Posted by ngon nguyen on October 03, 2001 at 13:41:05:
In Reply to: Re: WTC Twin Towers - viscoelastic dampers illustrations posted by Alex Smith on October 01, 2001 at 23:46:15:
In response to the question of the action of viscoelastic dampers, I wrote:
Viscoelastic (VE) dampers are dependent on both relative velocity and displacement to dissipate energy. VE damping system in Twin Towers is a double-layer shear damper using a 3M material, which is a rubber derivative, glued to steel plate and angle irons. This material will carry some load (which is temperature-dependent and would be less than the two-bolt connection as shown) as it displaces. As installed it has several functions:
1. It develops continuity moment at the end of joist girder, that is, the joist girders will behave as partial continuous members under Dead and Live load. It is partially restrained under Wind load.
2. It restrained the lower chord of the joist girder (in the direction perpendicular to the plane of the joist). Therefore it stabilizes the concrete diaphragm. Note that for a 4-inch thick concrete slab spanning 60 feet, it would buckle if there were no joist girder. It also transfers compression load through bottom chord.
3. Joist girder-column connection is a moment connection.
4. It reduces the energy to be absorbed by the joist girder and the columns under Wind load.
As the temperature rises, 3M materials would loose its load carrying capacity, i.e. its energy-dissipating capacity. This is equivalent as loosing the two-bolt connection because it will act as though there is gaps between the steel plate and the angle irons. As a result, several things would occur:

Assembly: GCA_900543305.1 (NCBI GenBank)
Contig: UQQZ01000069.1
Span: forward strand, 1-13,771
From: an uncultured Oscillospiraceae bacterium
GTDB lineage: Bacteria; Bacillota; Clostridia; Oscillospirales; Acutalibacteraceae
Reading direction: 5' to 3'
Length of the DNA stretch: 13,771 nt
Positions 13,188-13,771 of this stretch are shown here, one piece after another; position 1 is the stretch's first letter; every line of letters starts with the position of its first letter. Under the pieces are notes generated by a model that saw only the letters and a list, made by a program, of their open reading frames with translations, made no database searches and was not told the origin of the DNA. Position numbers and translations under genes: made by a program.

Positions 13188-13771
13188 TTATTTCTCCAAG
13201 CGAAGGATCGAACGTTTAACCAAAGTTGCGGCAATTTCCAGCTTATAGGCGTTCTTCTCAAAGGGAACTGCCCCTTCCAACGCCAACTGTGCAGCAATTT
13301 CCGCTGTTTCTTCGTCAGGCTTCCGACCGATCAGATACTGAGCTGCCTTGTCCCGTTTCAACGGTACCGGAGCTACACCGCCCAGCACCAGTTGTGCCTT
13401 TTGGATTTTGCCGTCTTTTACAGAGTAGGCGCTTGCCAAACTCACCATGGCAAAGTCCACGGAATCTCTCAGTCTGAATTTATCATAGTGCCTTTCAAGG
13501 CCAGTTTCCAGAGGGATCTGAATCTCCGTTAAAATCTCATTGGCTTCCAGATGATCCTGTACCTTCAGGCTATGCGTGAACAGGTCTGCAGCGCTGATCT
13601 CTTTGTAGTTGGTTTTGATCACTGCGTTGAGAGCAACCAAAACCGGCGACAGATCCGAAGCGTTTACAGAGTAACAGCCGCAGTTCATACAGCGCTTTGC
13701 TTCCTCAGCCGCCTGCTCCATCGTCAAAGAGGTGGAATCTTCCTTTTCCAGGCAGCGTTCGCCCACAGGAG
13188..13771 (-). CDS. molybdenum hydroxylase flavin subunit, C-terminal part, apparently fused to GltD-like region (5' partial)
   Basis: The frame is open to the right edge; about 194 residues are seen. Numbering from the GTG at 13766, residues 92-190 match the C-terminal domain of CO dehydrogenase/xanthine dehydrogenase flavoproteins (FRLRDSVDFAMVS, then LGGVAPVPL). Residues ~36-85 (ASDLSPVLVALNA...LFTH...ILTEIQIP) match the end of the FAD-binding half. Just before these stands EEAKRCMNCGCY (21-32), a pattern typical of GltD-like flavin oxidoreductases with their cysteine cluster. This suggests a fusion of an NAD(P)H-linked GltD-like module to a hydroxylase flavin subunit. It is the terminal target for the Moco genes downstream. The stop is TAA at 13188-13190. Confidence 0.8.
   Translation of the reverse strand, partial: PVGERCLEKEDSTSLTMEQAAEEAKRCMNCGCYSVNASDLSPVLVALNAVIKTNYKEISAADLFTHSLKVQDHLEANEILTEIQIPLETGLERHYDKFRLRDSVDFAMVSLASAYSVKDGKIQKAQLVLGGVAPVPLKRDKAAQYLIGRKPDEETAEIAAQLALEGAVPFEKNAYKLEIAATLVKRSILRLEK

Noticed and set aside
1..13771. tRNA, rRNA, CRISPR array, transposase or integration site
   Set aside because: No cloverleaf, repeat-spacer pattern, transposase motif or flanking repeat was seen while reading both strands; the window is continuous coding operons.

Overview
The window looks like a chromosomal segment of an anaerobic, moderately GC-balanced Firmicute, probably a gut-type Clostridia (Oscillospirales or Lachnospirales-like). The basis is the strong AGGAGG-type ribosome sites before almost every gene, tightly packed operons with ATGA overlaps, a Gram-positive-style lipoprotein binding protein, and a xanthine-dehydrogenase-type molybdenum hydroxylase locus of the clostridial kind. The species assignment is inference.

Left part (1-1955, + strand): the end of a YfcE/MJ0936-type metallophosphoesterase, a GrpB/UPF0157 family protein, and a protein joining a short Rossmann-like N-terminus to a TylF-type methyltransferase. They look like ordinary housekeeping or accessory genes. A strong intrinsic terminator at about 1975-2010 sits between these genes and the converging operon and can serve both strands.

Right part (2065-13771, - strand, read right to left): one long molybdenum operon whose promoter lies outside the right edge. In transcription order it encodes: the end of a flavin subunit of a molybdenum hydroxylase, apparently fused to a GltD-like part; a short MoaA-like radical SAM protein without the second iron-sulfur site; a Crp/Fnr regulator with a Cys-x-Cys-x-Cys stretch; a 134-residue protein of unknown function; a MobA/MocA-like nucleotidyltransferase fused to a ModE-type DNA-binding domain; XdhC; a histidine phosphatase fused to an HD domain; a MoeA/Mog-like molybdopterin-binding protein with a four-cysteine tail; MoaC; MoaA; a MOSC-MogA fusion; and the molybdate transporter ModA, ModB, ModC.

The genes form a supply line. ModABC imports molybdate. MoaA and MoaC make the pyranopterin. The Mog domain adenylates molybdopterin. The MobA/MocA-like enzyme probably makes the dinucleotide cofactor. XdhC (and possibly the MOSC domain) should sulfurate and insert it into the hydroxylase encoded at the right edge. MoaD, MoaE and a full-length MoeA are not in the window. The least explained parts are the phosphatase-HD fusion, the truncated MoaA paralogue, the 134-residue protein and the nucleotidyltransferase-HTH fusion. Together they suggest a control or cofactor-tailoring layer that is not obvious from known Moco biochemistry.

1. The joist girder is no longer a continuous member. Therefore, even under Dead and Live load, its top chord would rotate more relatively to its supporting column.
2. All the compression or tension force to the diaphragm would go through the top chords only.
3. More rotation between the top chord and its respective column under Wind load.
4. No more lateral restraint for the bottom chord and the joist girder could buckle laterally and the slab diaphragm would follow.
And the result is a tremendous demand on the connection between the top chord and its supporting column.
Let be clear that the VE damping system is a novelty design. First of its kind in the World. First of its kind implemented in a skyscraper. The reason I still think it is a design flaw is that:
In the 60ís and beginning 70ís there are many literatures about plastic design in steel including ASCE manual No 41. From J Heyman to Beedle, they all emphasize the importance of collapse mechanism in Limit Analysis. And in dealing with inelastic behavior such as VE damping system is engaging in Limit Analysis whether you want it or not because you have to think what will happen beyond the device limit.
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